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Humans 2.0 – A Serious Conversation About Science and Humanity

Photo of Daniel McCoyDaniel McCoy | Bio

Daniel McCoy

Daniel is happily married to Susanna, and they have 3 daughters and 2 sons. He has his bachelor’s in theology (Ozark Christian College), his master of arts in apologetics (Veritas International University), and his PhD in theology (North-West University, South Africa). His master’s thesis was on apologetics to atheists, and his doctoral dissertation was on apologetics to Buddhists. In 2014, he co-authored The Atheist’s Fatal Flaw with Norman Geisler. Daniel works as editorial director for the Renew Network. His passion is to help people understand that they can totally trust Jesus. He plays guitar and piano and occasionally enjoys writing songs. daniel@renew.org

Man melding with machine. Anti-aging technology. Brain-computer interface. Gene-edited “designer” babies.

Some scientific advances go beyond helping humanity overcome obstacles. They actually begin to help humanity overcome, well . . . humanity! Hence, a new term has entered our cultural vocabulary: transhumanism. Technology threatens to literally leave humanity in the dust.

How should Christians respond to these emerging technologies? What’s so special about humanity, anyway? Shouldn’t religion stay out of science? Should we feel threatened by these technologies, or is it possible that they present an opportunity for the gospel?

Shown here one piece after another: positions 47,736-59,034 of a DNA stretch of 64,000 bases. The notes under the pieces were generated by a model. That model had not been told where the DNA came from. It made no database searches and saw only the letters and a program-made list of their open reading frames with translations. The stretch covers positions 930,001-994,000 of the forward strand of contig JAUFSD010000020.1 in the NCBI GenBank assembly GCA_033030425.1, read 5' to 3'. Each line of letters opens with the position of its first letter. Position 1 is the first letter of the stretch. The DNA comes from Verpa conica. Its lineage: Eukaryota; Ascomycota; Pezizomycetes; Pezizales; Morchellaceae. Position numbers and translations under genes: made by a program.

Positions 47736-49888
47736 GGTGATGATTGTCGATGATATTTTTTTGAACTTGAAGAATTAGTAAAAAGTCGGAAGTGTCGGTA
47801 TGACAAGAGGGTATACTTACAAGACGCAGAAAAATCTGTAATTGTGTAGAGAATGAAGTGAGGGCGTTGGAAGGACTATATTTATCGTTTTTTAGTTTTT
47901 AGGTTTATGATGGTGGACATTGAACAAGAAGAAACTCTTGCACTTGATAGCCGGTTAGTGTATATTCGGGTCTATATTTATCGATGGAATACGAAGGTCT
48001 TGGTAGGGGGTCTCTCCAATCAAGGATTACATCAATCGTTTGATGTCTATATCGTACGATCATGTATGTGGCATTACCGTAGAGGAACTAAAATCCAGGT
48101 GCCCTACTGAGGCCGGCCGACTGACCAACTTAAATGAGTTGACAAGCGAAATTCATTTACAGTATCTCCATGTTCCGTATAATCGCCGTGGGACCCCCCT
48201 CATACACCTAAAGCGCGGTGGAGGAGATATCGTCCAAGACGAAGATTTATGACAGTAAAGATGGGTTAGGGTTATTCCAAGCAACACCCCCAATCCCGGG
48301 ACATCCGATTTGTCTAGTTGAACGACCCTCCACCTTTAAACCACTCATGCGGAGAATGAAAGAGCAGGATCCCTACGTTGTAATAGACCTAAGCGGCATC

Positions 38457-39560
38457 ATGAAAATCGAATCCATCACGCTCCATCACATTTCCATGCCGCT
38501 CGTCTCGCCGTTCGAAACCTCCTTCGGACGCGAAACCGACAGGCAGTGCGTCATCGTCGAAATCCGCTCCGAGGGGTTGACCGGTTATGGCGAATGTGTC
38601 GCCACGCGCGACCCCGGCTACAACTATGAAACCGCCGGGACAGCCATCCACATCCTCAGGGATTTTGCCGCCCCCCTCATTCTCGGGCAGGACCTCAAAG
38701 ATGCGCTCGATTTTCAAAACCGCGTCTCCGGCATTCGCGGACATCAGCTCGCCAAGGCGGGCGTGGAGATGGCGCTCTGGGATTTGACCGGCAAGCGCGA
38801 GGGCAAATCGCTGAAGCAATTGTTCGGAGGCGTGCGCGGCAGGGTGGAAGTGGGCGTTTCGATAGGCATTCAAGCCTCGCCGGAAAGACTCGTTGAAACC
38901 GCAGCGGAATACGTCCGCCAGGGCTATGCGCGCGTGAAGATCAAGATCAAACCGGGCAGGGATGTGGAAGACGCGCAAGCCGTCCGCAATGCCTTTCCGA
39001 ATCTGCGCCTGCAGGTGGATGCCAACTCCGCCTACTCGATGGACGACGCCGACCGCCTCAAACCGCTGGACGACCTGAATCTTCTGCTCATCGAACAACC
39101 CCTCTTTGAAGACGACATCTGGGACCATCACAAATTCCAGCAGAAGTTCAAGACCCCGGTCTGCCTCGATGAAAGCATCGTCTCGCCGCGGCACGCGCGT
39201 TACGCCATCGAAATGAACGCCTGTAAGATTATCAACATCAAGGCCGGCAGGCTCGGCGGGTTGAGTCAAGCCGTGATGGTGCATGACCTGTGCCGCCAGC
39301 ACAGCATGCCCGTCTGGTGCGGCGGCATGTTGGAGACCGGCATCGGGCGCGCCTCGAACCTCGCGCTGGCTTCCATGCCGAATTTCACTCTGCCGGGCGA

Enter Dr. Fazale Rana. I recently got to have a conversation with Dr. “Fuz”, a biochemist who has extensively researched these technologies. And guess what? He has solid answers to my questions. When I saw that he and his colleague at Reasons to Believe, Kenneth Samples, were writing a book on Transhumanism (called Humans 2.0), I just knew that a conversation would be helpful and fascinating. I wasn’t disappointed.

In the conversation, Dr. Fuz shared a lot of wisdom. What I personally found the most helpful was his answer to the following question: How does a Christian respond to scientific advancements without being overly critical and curmudgeonly (think the Muppets’ Waldorf and Statler), but also without naïvely just accepting anything that comes along? His answer was incredibly helpful (Hint: It has something to do with the imago dei).